A new Federal Energy Regulatory Commission ruling may allow for interstate transmission lines that would deliver wind power generated in Iowa across the Mississippi River and into Chicago and other large markets, the Des Moines Register reports.
According to the news source, some of the proposals, which would cost more than $20 billion, are making slow progress in planning, but are moving forward nonetheless. The power lines would be able to transport up to 765 kilovolts of electricity, twice as much as the current largest power lines in Iowa.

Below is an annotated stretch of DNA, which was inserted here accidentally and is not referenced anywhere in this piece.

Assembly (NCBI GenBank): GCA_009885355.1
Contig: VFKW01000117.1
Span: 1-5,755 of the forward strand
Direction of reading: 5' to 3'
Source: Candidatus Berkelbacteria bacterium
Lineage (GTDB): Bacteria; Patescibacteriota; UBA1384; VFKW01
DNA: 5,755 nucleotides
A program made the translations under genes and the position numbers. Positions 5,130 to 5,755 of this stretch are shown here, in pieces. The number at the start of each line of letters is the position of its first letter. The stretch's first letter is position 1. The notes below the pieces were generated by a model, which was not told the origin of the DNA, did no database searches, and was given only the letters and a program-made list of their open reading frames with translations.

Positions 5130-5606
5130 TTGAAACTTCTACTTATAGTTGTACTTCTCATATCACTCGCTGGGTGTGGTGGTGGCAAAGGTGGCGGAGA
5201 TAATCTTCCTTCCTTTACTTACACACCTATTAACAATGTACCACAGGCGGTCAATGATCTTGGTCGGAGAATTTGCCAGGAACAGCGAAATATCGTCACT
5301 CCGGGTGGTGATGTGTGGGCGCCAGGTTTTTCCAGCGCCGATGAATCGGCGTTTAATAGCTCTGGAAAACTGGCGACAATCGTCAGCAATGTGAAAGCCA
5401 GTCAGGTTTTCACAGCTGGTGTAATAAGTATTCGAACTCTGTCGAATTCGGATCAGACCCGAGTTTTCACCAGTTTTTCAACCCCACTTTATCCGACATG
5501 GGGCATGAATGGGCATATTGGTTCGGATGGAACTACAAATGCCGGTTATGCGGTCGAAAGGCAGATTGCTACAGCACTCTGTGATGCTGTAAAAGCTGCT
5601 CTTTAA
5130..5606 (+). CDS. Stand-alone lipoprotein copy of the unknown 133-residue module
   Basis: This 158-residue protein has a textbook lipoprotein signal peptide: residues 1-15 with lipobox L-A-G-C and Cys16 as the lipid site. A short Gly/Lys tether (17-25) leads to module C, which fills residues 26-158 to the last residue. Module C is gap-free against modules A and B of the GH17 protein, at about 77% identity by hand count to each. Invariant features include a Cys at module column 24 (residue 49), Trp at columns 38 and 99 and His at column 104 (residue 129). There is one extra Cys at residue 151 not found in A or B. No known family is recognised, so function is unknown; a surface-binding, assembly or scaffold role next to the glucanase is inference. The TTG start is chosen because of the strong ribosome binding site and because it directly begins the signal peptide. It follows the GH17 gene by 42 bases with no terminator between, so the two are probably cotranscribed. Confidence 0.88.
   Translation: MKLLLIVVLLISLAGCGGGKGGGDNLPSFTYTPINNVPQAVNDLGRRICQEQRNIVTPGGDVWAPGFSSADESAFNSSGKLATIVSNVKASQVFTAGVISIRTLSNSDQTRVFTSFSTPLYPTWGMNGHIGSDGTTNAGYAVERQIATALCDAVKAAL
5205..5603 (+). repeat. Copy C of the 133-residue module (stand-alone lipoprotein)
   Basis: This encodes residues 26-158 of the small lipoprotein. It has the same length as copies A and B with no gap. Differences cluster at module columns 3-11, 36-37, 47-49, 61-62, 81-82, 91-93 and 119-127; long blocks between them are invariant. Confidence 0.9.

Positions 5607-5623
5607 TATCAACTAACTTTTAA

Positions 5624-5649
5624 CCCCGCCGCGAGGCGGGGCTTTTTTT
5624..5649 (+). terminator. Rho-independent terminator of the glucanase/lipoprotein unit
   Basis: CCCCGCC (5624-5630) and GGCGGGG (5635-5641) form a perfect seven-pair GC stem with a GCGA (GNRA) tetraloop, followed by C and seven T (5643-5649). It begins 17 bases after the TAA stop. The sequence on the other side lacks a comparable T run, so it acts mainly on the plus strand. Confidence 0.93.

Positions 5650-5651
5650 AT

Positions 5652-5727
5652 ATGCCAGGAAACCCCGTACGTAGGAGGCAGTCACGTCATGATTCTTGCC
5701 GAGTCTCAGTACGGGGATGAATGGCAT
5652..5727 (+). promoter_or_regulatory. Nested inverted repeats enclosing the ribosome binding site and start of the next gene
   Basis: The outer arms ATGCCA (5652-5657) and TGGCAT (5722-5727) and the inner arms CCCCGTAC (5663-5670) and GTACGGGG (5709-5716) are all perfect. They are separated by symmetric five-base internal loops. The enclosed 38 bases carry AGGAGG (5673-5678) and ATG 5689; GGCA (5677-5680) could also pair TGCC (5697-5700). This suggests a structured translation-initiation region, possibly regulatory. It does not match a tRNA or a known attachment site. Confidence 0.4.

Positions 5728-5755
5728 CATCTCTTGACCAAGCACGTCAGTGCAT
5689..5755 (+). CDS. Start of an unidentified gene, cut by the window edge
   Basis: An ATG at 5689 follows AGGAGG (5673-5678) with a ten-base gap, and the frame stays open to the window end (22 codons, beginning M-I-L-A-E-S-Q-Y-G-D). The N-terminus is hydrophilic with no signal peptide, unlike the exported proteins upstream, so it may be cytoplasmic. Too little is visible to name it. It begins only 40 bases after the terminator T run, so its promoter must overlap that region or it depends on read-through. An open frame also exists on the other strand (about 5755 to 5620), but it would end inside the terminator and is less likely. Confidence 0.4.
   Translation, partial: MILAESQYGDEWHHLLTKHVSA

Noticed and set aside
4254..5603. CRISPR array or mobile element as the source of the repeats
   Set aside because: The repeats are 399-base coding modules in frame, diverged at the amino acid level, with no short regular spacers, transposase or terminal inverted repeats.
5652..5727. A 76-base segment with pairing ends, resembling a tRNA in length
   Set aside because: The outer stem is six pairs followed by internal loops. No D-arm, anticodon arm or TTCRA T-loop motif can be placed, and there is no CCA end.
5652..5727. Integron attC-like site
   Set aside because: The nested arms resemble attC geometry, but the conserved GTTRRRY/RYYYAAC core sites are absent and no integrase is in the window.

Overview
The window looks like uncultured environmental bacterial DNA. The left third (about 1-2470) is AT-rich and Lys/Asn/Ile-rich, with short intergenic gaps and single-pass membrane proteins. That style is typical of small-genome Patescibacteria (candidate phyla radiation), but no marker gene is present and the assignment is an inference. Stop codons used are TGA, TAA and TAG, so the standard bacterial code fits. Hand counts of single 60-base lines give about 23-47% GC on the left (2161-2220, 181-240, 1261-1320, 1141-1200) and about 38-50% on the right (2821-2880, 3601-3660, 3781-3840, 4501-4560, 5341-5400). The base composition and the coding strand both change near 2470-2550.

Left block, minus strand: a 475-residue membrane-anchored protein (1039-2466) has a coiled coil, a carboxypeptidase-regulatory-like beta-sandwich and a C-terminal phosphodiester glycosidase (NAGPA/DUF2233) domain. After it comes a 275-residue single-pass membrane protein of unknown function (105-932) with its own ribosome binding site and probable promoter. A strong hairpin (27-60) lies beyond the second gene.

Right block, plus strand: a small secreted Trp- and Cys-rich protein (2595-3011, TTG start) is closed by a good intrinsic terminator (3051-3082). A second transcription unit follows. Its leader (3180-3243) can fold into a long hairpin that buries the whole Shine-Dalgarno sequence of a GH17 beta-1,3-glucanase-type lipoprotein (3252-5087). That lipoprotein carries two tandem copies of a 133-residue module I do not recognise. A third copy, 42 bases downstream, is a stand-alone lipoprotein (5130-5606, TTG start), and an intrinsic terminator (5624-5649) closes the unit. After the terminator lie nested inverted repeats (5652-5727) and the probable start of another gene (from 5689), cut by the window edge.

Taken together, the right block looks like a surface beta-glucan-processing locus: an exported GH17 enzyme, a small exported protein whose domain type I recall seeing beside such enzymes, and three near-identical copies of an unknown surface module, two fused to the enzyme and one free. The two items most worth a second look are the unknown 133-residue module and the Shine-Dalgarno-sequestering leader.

The ruling allows the different authorities using the lines to assign some of the costs to those who receive electricity from power delivered by the lines, rather than just the builders in the Dakotas, Minnesota, or Iowa.
Relative to other trans-state projects, such as rail roads and oil and gas lines, electricity transmission has generally been confined within a state-wide grid. The new propositions would be akin to how important the transcontinental railroad was in the 19th century, the media outlet states.
Iowa currently boasts 3,670 megawatts of installed wind capacity, which could soon be distributed across the region, according to the Iowa Wind Energy Association.